All of our Grand Canyon backpacking trips begin in Flagstaff, Arizona with an orientation meeting at 5:00 PM the evening before your trip begins. This meeting normally take place at Little America Hotel and is where you meet your guide and fellow guests, receive your gear for the trip, get a packing lesson, and can ask any questions you have last minute. We are happy to give you a ride to this meeting if you’re not staying at Little America and are staying at one of our other recommended hotels.
This morning your guide will pick you up at your hotel in Flagstaff and we’ll drive to the South Rim of Grand Canyon National Park. Our hike begins on the Bright Angel Trail, where we descend approximately 3000 feet over 4.5 miles to Indian Garden, a wonderful shaded oasis. We’ll fill up water and relax for a bit before cutting off west on the Tonto Trail. Our campsite is approximately 2 miles farther, and is in a majestic side canyon where we are guaranteed to have the Canyon all to ourselves!
Today is our longest hike distance-wise and also one of the most scenic. We’ll pack up early and get a pre-dawn start, which means we’re on the trail when the sun comes up over the canyon walls. This time of day is truly magical and is an unforgettable experience – to be deep inside the Canyon and watch the day’s first light explode onto the cliffs in a dazzling show. It’s something you’ll never forget. Today is also the most amazing day for views. Our entire hike is on the Tonto Trail, which provides unencumbered, 360-degree views above us and below us for miles up and down canyon. We’ll gaze up at the cliffs blocking the South Rim and at rock features like Zoroaster Temple, March of the Lemmings and Angels Gate. And we’ll sit on the precipice and stare down into the Inner Gorge, other dizzying side canyons and of course the Colorado River.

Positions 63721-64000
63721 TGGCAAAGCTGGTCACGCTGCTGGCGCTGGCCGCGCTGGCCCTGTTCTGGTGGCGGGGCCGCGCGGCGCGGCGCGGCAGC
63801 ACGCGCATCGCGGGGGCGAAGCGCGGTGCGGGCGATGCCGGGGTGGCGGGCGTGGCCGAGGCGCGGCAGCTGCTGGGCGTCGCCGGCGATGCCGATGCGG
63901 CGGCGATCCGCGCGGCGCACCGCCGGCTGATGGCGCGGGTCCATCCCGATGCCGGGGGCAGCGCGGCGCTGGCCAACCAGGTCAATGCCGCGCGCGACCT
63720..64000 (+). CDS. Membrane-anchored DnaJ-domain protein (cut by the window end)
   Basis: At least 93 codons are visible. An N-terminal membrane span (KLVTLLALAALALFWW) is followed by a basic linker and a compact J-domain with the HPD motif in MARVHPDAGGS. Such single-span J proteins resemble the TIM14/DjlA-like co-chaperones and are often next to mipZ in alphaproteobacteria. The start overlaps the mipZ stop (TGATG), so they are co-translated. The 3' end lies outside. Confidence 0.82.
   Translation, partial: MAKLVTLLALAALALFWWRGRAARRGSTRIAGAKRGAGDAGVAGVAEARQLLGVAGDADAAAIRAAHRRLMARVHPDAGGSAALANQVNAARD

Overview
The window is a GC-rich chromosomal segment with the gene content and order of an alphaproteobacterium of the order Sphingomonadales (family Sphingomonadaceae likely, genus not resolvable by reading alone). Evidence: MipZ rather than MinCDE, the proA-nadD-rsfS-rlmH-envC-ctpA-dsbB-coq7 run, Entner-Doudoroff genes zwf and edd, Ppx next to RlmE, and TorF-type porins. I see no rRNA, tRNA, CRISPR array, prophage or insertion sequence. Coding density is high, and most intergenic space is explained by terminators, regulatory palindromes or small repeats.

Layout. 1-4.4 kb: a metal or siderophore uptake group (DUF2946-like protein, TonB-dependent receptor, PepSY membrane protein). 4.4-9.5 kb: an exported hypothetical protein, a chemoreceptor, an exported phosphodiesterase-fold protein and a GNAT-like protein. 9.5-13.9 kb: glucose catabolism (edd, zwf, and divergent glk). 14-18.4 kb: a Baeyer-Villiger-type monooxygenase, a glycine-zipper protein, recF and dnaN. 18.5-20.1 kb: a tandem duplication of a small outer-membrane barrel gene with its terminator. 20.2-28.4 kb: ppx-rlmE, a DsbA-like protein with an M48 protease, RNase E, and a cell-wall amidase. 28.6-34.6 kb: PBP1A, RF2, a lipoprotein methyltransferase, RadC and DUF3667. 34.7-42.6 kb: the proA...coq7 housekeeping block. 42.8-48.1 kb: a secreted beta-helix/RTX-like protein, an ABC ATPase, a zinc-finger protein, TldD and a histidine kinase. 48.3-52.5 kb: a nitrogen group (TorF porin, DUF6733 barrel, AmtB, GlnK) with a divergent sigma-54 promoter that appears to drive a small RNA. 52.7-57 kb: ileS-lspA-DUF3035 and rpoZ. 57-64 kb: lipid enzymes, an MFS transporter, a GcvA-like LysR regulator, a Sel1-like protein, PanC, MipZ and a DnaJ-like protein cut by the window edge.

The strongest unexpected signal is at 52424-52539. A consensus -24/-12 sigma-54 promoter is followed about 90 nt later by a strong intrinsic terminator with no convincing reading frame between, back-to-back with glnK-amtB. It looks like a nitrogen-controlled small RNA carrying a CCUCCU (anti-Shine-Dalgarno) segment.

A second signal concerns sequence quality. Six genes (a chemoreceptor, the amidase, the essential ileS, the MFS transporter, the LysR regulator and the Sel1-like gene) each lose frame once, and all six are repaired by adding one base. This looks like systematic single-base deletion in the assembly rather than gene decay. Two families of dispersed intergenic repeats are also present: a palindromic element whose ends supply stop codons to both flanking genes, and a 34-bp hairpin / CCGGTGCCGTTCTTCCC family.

As we hike in and out of side canyons, today can be an excellent day for seeing fossils. As we get closer to camp there are fossilized sponges and other ancient remnants that your guide will happily point out.
Eventually we’ll arrive at camp, which is at a remote, lovely campground along a spring-fed creek, with towering cliffs and towers above and around us.
Day 3 (skipped on 4-day trip)
Today we leave camp set up and day hike to the Colorado River down a unique and adventurous side canyon. We’ll relax on white sand beaches, hopefully watch some rafters brave the rapids, enjoy a picnic lunch, and a relaxing hike back to camp.